Without a doubt, the most popular sport played worldwide is association football. For the past month, millions of fans around the world have turned their attention to Qatar, hosts of the quadrennial football tournament known as the World Cup.
This edition, the 22nd, had many firsts. For the first time, the tournament is being held in a small Arab nation, a Middle East country that does not have a rich history of football like South American nations Brazil or Argentina, or European powers like Germany, Spain, France or England.
It is also the first time elite professional footballers challenged each other in the cooler temperatures of a Middle East winter: usually the competition is held June- July during the summer months.
The final match of World Cup Qatar is this Sunday, and it is expected that daily activities in the two nations that will face each other will come to a standstill from the blast of the referee’s first whistle to his last. One team will lift the renowned trophy, 36.5 centimetres tall made of 6.175 kilograms or 30,875 Carats of 18 karat (75 per cent) gold.
Granted not everyone is interested in the World Cup or football in general: 22 players running around in shorts, jerseys, football socks and boots chasing a football.
But there are positive life lessons of the ‘jogo bonito’ (Portuguese for the beautiful game), and of sports in general.
In early June 2018, the Dicastery for Laity, Family and Life released a detailed document Giving the best of yourself: a Document on the Christian perspective on sport and the human person.
In it, the Church speaks to the benefits of participating in sports. ‘Chapter 3: Significance of Sports for the human person’ drew attention to how sports benefits the body, soul, spirit; reflected on the values of freedom, courage and sacrifice; encouraged creativity and cooperation; brought joy and harmony, taught equality, respect and solidarity; and most of all sport revealed the quest for ultimate meaning in life.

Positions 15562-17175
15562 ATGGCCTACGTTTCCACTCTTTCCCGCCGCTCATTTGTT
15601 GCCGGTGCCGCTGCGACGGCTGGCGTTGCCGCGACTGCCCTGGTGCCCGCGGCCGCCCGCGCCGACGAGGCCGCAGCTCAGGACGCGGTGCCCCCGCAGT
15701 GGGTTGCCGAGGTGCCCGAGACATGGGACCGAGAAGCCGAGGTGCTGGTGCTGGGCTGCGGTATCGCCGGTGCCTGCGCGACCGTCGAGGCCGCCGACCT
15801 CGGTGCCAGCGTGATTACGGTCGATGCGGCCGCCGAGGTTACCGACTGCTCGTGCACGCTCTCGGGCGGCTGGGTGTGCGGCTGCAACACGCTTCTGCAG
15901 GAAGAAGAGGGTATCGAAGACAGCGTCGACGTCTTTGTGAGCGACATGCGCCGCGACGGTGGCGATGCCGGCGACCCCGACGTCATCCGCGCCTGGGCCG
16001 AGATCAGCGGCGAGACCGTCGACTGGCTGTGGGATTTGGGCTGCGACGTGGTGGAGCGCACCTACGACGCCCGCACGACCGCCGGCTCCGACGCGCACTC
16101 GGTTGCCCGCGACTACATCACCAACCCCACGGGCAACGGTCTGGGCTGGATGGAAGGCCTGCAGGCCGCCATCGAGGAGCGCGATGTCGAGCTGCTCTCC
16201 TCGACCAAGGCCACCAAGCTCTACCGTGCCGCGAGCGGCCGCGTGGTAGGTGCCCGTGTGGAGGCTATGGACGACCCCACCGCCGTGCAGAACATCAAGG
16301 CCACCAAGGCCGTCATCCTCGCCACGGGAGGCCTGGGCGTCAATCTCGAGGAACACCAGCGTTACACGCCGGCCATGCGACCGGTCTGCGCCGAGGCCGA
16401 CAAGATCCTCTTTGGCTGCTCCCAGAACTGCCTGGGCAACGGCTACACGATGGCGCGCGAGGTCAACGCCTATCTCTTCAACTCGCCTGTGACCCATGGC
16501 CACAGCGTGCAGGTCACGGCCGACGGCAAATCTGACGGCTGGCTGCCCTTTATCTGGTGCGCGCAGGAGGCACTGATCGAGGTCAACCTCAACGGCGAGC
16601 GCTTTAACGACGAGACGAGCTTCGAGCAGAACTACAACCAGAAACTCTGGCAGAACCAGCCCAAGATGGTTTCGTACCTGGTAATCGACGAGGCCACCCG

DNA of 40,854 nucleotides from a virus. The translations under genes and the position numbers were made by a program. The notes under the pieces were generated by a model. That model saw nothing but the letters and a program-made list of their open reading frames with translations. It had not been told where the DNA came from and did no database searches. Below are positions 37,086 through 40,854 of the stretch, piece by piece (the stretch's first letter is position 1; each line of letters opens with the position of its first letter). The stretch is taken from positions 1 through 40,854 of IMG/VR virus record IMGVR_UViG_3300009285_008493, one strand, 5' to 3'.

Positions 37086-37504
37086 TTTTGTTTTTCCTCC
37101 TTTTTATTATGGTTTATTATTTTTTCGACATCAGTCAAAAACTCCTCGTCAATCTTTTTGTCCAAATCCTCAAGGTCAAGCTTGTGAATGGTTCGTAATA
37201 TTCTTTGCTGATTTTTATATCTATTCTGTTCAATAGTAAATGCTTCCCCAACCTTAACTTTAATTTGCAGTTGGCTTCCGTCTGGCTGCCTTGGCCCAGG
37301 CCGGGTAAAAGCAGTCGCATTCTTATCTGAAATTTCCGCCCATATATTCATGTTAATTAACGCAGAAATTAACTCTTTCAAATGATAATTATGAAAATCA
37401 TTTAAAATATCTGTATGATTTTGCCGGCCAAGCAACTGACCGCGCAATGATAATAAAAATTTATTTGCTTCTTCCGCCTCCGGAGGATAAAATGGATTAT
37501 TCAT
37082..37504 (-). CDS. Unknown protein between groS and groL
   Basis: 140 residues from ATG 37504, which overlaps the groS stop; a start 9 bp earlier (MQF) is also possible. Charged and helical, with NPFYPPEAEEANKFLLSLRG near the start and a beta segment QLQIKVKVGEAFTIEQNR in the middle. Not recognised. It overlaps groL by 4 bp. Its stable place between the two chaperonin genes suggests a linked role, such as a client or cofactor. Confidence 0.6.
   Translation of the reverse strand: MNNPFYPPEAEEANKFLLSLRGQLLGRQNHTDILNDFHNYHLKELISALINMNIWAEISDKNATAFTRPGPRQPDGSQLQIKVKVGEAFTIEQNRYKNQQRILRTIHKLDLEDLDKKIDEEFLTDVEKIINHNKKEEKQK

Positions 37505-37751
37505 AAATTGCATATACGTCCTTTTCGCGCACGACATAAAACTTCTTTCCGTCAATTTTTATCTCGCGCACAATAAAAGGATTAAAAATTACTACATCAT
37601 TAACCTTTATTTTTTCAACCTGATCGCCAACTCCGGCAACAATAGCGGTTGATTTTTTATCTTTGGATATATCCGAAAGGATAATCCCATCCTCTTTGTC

The document also quoted Pope Francis who told young people at the 70th anniversary of the Italian Sports Center, “I also hope you can taste the beauty of teamwork, which is so important in life. No individualism! No to playing for yourselves. …. To belong to a sports club means to reject every form of selfishness and isolation, it is an opportunity to encounter and be with others, to help one another, to compete in mutual esteem and to grow in brotherhood.”
There is a negative side to the game. Speaking to a delegation of professional Italian football teams, Pope Francis told the players and managers: “I would hope that football and all other popular sports can take back that element of celebration. Today football also operates within the world of business, marketing, television, etc. But the economic aspect must not prevail over that of the sport; [when it does so] it risks contaminating everything on the international, national, and even local level.”
Elements of this economic aspect, coupled with geopolitical and social concerns, were raised at World Cup Qatar as controversies swirled around the death of migrant workers building the stadia, human rights issues, and concerns of freedom of speech and expression.
These ‘off field’ matters though did not directly influence the activities ‘on field’ and will continue to be issues to be addressed.
The next World Cup will be co-hosted by Mexico, Canada, and the United States in 2026. Forty-eight teams are expected to compete, an increased by 16 from this edition. And the women’s game is increasing exponentially with the FIFA Women’s World Cup set for Australia and New Zealand in 2023.
Until then, may we all come together in front of our screens today, enjoy an exhibition of talent and skill, and celebrate a world community spirit.
Which team do you fancy?